Shift workers face increased risk for heart problems, especially those working night shifts
Shift work is defined as employment outside of a traditional "9 to 5" daytime schedule, including regular evening or night shifts, rotating or split shifts that can vary in time depending on the day or week and other irregular work schedules.
Previous research has linked such shifts to a raised risk for health problems including obesity and diabetes, because the inconsistent shifts - which are often economically necessary for some industries such as transportation - disrupt the body's natural sleep cycle, the circadian rhythm and work-life balance.
Now, the largest study of shift work to date that looked at heart health has found that workers may face an increased risk for heart problems such as strokes and heart attacks.
For the new research, published online July 26 in British Medical Journal, scientists analyzed results from 34 earlier studies involving more than 2 million people. Out of those, about 17,350 had some sort of heart event with 6,600 having a heart attack and 1,850 having an ischemic stroke, caused by lack of oxygen to the brain.
A closer look found such heart problems were more common in shift workers: They were 24 percent more likely to experience a coronary event, 23 percent more likely to have a heart attack and 5 percent more likely to suffer a stroke. The risk increases remained the same after ruling out the study participants' unhealthy behaviors.
Night-shift workers were found to fare worst, with a 41 percent increase in risk of having a coronary event. Shift workers, however, were not more likely to die from any cause compared with their daytime-working counterparts.
Study author Dr. Daniel G. Hackman, assistant professor of medicine at the University of Western Ontario in Canada, told WebMD that while the studies he and his team reviewed were observational and only suggested an association between heart problems and shift work, "the relationship is probably causal."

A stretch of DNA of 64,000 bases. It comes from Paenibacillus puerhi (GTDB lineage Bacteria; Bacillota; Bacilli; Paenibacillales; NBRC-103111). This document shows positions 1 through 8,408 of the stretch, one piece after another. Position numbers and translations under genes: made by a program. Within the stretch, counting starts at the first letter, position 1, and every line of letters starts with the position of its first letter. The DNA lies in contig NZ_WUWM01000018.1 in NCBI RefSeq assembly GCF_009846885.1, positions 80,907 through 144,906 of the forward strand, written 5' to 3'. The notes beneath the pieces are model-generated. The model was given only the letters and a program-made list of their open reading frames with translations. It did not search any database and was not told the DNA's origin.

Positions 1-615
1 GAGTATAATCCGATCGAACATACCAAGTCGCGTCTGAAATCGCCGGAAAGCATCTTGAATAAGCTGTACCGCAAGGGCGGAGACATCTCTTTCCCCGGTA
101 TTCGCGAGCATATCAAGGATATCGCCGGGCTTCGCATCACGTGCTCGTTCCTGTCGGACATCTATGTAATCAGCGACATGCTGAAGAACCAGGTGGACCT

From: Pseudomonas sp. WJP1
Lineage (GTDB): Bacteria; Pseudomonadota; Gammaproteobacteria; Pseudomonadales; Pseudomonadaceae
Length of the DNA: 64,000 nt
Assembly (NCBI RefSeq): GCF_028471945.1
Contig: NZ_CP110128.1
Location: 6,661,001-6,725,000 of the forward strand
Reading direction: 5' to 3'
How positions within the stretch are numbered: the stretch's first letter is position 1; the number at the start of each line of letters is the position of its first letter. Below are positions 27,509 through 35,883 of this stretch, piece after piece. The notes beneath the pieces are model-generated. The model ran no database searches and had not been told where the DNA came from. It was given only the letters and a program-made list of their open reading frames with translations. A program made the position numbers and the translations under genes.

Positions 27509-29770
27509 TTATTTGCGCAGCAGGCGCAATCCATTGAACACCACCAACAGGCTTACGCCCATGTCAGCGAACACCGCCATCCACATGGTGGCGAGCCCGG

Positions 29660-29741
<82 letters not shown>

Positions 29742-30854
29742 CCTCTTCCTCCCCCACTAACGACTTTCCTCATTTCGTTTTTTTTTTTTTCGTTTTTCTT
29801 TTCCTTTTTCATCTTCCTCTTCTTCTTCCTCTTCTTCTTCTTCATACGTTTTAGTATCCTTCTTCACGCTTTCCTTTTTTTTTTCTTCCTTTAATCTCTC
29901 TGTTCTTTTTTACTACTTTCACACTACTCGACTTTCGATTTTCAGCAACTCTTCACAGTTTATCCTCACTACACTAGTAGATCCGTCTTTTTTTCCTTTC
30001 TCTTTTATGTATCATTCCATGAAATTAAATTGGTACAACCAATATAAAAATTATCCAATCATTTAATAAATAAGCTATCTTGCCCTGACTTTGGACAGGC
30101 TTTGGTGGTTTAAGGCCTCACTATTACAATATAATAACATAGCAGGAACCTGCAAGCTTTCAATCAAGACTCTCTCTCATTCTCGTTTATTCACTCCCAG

The study's authors say their research could lead to more targeted screening programs to identify health risks in shift workers in addition to programs to educate workers on their risk.
"If you are a shift worker, know your cardiovascular risk factors cold," Hackman said. "Go see your family doctor and get an annual physical. And ask for measurement of your blood pressure, waist circumference, cholesterol, triglycerides and fasting blood sugar."
This isn't the first study to find that shift workers face health risks from their varying schedules. Recent research finds that shift workers may decrease their metabolism and experience spikes in blood sugar after eating, raising risks for diabetes and obesity.
A recent poll from the National Sleep Foundation found one in five pilots make a serious error at work because they are tired.
Jan White, research and information services manager at the Institution of Occupational Safety and Health in the U.K. told the BBC that risks can go beyond heart problems, raising psychological and substance abuse risks.
"It can result in disturbed appetite and digestion, reliance on sedatives and, or stimulants, as well as social and domestic problems," White said. "These can affect performance, increase the likelihood of errors and accidents at work and even have a negative effect on health.
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